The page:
OR: What does Odessa mean to you?
KM: My home. When I get back from Kyiv, I open the car door and the first thing I hear is the sea…it’s beautiful.
Kyiv is modern. The public transport system is new, the streets get cleaned…when I get back to Odessa after being in Kyiv, sometimes I feel hurt that our city isn’t taken care of like that… but now for example, they are doing things like restoring the Green Theatre, which is great.
OR: Have you ever wanted to try theater acting?
KM: I hate this question! No, I don’t see myself in theater at all! I don’t want to try. There are some people who are truly meant for that – it is wonderful to see them on stage. I would not want to insult the talented actors working in Ukrainian theaters, but the times I have seen this kind of true amazing talent have been rare. I think some actors are meant for film only. Perhaps, one day, if there is the right material and a director that believes I would be right for the part, I might try it.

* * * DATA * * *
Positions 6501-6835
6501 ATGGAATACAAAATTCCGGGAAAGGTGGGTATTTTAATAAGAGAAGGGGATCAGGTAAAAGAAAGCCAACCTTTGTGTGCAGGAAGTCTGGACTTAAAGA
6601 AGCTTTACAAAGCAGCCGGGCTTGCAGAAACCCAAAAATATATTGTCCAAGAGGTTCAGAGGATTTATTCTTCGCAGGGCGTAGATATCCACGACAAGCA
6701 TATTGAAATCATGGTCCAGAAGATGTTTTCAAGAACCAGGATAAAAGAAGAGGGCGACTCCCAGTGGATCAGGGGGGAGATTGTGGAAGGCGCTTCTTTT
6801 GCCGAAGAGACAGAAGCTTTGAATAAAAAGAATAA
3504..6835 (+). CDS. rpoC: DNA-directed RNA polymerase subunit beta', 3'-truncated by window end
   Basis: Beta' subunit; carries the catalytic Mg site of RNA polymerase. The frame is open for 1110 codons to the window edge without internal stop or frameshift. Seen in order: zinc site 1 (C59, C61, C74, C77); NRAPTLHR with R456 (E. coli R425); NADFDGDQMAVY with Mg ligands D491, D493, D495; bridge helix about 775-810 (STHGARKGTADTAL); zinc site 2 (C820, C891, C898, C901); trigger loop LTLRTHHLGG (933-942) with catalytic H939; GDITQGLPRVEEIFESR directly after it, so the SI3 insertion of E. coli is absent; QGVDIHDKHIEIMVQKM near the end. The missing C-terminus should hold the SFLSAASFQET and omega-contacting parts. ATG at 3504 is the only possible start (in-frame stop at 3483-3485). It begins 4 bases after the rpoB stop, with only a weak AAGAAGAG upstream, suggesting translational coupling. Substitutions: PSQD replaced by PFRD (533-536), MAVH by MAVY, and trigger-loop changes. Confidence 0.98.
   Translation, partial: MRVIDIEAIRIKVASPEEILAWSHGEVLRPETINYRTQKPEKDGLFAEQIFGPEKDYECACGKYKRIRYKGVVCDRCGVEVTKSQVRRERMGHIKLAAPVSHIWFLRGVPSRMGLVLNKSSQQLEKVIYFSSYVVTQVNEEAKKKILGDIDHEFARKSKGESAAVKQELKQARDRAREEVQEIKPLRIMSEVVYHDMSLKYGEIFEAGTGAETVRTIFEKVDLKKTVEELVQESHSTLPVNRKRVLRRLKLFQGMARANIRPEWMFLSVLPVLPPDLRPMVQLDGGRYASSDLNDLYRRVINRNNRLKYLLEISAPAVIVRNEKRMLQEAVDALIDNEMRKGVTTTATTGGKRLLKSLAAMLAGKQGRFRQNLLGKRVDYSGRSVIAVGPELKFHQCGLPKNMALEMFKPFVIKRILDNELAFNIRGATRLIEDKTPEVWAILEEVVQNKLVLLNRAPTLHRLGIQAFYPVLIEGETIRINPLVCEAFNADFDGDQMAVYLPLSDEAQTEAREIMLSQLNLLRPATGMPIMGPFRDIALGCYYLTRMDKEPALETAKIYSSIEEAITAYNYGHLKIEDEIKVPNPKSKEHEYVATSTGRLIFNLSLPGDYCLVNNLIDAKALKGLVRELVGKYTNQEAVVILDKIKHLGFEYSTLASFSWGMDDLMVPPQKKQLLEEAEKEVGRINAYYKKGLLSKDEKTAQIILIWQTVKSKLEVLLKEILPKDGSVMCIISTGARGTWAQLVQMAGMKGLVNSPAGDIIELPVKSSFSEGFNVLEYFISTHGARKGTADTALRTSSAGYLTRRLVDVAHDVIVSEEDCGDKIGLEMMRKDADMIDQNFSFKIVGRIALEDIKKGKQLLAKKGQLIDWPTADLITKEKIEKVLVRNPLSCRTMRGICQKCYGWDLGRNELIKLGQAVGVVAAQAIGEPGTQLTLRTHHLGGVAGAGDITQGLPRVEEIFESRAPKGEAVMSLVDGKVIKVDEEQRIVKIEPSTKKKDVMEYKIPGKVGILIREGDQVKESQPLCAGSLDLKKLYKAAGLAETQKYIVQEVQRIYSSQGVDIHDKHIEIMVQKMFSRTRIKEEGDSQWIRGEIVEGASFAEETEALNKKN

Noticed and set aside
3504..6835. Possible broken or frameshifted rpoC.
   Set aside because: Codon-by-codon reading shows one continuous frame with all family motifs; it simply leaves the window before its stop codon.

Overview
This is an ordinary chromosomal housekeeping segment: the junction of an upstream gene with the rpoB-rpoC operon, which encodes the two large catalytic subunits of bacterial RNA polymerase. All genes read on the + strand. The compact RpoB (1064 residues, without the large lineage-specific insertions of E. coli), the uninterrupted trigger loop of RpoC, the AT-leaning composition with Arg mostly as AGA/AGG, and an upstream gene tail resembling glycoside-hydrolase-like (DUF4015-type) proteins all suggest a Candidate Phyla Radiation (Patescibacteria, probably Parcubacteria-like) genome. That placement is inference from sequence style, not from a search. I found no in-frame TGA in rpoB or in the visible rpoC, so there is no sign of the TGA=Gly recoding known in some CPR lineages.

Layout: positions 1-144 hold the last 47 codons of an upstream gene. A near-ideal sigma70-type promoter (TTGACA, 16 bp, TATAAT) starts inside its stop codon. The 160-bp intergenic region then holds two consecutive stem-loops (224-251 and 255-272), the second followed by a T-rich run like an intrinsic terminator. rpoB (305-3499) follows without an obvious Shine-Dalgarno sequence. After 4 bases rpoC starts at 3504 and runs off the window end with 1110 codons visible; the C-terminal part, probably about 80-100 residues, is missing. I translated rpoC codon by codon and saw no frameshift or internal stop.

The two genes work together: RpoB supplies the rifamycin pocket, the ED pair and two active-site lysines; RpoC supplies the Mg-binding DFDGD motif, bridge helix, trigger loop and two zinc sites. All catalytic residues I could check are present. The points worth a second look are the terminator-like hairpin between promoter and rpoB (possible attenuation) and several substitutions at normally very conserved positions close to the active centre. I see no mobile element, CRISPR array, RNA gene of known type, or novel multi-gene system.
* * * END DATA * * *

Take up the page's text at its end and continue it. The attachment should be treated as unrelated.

OR: When you think about your future career in Ukraine, do you think it is better to improve your Ukrainian or to learn English in order to focus on the English-speaking audience?
KM: One thing I learned from the Irish and English master-classes – achieve success in your own country first. This is exactly what I am trying to do right now. I get interviewed, people introduce me as an actress, people tell me that they’ve googled me, seen this or that trailer, read my interview…it gives you some impression of importance. But then when you arrive to the auditions, you’re just like everybody else – everyone there is equal.
What my aim is…it’s very hard to meticulously plan out your career here, try to stick to some schedule or graphic. The very story of how I entered the cinema business is proof of how unpredictable it is in Ukraine – I don’t bother with planning.
OR: What is your dream?
KM: To do what I love and to be surrounded by people I love – and for them, in turn, to have everything they want. I am a very introspective, family-oriented person.
Photos by Dasha Svertilova